No significant associations were seen between MDR-TB and habits such as smoking or alcoholism. This might be due to the 'reporting bias' associated with these sensitive issues. In our opinion, it would be useful to explore the training methodologies of such inquiries into behavioral aspects, to retrieve more authentic information.
The study provides a starting point to further examine the usefulness of these risk factors as screening tools (with satisfactory sensitivity and specificity) to identify individuals having a high probability of getting infected with MDR-TB strains. This approach is useful in settings with limited diagnostic and treatment facilities for MDR-TB.
| Acknowledgments|| |
Funding support from The Wellcome Trust, UK, by CRIG Grant #GR073138MA is gratefully acknowledged. We are grateful to Late Dr. N.H. Antia for his vision in undertaking a study on MDR-TB with a biosocial perspective. We thank Prof. K. Ramchandran, from Chennai, for his advice on the statistical analysis; Dr. Sven Hoffner at the Swedish Institute for Infectious Diseases, Karolinska, for his help in external quality assurance of drug susceptibility test results. Our thanks also go out to field investigators, the RNTCP staff, and the Mumbai District TB Control Society (MDTCS) for permitting the study. We are grateful to Dr. G.T. Ambe, (Joint Executive Health Officer, Health Department, Brihanmumbai) and Dr. Bamne, for their support, and to all patients who consented to participate in the study.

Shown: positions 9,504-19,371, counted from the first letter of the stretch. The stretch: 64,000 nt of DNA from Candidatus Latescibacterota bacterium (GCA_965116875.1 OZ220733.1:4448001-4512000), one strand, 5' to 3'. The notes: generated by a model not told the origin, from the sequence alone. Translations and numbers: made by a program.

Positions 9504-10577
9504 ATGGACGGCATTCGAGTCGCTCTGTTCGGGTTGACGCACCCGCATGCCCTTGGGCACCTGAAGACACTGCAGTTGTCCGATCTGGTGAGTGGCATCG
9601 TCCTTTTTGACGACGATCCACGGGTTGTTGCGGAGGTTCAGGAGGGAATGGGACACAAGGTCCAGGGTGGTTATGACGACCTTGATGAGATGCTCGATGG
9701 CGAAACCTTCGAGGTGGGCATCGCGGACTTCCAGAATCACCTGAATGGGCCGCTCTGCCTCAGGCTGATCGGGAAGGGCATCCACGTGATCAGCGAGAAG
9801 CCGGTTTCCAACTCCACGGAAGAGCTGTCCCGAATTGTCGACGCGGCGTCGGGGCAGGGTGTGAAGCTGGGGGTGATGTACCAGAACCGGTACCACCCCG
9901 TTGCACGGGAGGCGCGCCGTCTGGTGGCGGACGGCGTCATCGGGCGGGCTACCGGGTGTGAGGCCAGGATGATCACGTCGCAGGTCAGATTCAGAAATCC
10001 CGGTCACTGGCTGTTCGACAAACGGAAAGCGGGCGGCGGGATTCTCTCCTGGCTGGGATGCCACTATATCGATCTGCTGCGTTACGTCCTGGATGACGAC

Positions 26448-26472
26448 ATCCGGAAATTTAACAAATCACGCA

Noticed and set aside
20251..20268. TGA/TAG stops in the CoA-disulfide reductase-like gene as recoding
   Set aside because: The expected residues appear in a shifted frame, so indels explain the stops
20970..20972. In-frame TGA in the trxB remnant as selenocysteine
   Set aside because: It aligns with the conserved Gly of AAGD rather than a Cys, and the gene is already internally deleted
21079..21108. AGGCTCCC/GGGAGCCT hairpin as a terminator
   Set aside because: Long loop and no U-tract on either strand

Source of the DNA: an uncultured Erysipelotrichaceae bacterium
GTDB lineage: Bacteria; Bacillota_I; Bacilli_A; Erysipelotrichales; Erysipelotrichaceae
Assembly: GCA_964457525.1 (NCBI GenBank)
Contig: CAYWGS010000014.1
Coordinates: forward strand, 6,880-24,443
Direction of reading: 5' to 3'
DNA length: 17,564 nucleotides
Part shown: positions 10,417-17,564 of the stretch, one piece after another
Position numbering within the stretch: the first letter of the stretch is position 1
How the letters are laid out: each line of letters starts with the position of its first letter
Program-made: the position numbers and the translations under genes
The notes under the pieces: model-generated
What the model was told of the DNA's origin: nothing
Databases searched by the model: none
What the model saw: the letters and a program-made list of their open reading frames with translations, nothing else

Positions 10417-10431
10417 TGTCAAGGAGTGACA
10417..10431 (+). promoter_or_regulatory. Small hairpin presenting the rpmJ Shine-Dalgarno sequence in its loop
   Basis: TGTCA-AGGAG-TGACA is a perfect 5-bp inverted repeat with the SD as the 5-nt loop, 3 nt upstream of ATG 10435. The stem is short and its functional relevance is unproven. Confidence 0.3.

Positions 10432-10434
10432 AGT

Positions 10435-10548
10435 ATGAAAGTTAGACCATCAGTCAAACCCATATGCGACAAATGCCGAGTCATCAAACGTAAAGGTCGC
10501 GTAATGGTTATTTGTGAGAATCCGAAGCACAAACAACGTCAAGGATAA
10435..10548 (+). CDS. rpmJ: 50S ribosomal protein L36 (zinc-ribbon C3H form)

1 One ward for approximately 0.5 million population; however, here four wards covered approximately 2.4 million population. Since the study was carried out during 2004 - 2007, the RNTCP reports for years 2001 - 2003 were referred for selection of wards based on high case load.
2 WHO / IUATLD supra-national reference laboratory
3 This represents 'lower-middle income group', the category based on studies by the National Council for Applied Economic Research; cited in Statistical Outline of India 2002-2003, TATA Services Ltd., Mumbai.